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Cargill puts Sulawesi on sustainable map as part of $100m Indonesian investment

Cargill makes sustainability program links in Sulawesi as part of $100m cocoa investment in Indonesia.
Cargill makes sustainability program links in Sulawesi as part of $100m cocoa investment in Indonesia.

Swiss business developer and Indonesian government signs Cargill Cocoa Promise, just as the firm announces initial cocoa processing tests at its first Asian plant in East Java.

The company said that the Soppeng Regency government of the southern province of the Sulawesi island, along with the business development agency Swisscontact, both signed a memorandum of understanding, committing to the implementation of the Cargill Cocoa Promise in the region. It said the move was part of the company’s $100m investment in Indonesia.

“This reinforces the company’s commitment to develop and grow Indonesia’s cocoa industry as well as strengthen the company’s sustainability activities,” it said.

Following cocoa deficit concerns, many of the big companies have launched their own sustainability initiatives often focusing on agricultural training of farmers, with Mondelēz International launching 'Cocoa Life' and Barry Callebaut 'Cocoa Horizons'. 

Meanwhile it announced it would begin cocoa processing tests at its new plant in Gresik in the East Java region of Indonesia by the end of the month, with the plant itself set for completion this year. The site will be the company’s first cocoa processing plant in Asia.  

A key commodity

A spokesperson for the Sulawesi regional government said: “Cocoa is one of the key commodities that provide significant contributions to Soppeng Regency’s economy, and this sustainable cocoa program will further improve our cocoa farmers’ welfare and strengthen Soppeng Regency’s position as one of the most important high quality cocoa beans production centers in Indonesia.”

Meanwhile, Manfred Borer, program director for Swisscontact’s  sustainable cocoa production initiative said: “This public private partnership in Soppeng Regency is an extension of the tried and tested approach in neighboring Bone Regency and the collaboration with Cargill and the local government is expected to improve the economy of local cocoa farmers.”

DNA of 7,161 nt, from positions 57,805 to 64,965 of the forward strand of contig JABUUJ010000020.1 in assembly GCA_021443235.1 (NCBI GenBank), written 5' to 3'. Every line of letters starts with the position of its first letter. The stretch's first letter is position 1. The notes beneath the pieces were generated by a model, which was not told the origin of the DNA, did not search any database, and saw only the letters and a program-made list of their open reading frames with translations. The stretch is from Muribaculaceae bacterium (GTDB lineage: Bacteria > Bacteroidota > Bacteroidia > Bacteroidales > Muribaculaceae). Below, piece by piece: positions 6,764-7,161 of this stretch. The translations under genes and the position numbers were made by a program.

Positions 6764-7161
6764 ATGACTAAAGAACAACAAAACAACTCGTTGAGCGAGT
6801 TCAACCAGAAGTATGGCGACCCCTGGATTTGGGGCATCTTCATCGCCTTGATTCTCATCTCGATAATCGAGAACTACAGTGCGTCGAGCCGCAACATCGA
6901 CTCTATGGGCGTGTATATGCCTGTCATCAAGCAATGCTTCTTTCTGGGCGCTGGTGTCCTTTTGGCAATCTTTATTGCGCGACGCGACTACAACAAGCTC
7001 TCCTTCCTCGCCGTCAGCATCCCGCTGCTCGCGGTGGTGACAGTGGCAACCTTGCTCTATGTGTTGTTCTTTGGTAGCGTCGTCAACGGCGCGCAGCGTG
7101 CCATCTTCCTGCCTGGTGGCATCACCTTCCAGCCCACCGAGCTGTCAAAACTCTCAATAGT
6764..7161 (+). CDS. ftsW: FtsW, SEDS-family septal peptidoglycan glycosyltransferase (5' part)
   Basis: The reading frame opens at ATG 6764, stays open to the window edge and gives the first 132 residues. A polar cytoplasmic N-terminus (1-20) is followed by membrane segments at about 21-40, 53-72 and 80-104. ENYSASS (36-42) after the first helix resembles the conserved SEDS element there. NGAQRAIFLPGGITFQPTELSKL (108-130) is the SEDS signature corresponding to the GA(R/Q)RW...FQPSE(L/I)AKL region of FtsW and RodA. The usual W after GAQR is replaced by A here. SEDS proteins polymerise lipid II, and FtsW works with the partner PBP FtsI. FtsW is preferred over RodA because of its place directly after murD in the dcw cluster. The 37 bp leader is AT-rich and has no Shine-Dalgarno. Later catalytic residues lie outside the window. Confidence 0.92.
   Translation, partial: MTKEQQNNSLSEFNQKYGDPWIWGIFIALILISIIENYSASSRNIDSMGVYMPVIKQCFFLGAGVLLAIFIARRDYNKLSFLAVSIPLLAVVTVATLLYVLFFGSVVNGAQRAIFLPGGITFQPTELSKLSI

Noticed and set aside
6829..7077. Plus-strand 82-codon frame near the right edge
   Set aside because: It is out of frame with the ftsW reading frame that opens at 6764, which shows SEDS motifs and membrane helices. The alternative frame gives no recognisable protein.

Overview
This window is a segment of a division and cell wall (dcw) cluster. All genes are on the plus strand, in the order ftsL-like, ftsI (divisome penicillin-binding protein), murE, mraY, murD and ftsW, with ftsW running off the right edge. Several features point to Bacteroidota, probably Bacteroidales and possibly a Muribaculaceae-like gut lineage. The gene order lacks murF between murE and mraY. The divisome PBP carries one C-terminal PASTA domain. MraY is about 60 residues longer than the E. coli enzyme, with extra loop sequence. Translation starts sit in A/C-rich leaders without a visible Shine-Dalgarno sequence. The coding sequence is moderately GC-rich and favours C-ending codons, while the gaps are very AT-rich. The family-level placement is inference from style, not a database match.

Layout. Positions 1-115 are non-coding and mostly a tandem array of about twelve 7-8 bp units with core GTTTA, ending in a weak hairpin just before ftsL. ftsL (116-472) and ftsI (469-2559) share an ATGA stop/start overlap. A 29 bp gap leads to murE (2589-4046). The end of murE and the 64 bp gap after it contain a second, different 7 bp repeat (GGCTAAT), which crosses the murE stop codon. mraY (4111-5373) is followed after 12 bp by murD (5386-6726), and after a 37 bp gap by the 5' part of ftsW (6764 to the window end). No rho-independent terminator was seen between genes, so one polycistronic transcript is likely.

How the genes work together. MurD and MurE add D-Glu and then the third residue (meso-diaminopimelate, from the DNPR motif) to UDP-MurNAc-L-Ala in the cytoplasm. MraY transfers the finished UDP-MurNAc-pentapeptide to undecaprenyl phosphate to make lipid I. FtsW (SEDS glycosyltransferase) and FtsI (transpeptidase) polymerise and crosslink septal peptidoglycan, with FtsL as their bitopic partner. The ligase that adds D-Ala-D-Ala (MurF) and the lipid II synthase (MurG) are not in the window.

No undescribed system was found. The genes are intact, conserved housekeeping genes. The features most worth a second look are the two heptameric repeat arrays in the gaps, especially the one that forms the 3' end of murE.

Cargill said the move was significant since Indonesia is the world’s third-largest cocoa producer, behind Ivory Coast and Ghana. It said the program backed its plans to scale up its cocoa operations and increase value to the cocoa beans produced in Indonesia to help meet the increasing demand for cocoa throughout Asia. It said the sustainability agreement would provide the region with a, “flexible and low cost technology transfer system for cocoa farmers” as well as training in good agricultural practices.

Cargill said it had been sourcing cocoa from Sulawesi since 1995.

Asia in focus 

With cocoa processing tests set for the end of this month, Cargill said its Gresik facility was nearing completion and on target to open later this year. The site will process around 70,000 metric tonnes of cocoa beans into cocoa powder, cocoa butter and cocoa liquor for customers in Indonesia and other Asian countries, it said. It said the plant would create about 200 new jobs in Indonesia as well as new R&D positions in its existing center in Kuala Lumpur, Malaysia. 

The beans processed at the plant will come primarily from Sulawesi, it said.  

Investments from cocoa competitors have already been seen in Sulawesi, with Barry Callebaut - who has its own sustainability program - opening a joint-venture plant in Sulawesian city Makassar last September. The new facility means Callebaut has five cocoa and four chocolate factories in Asia to date. 

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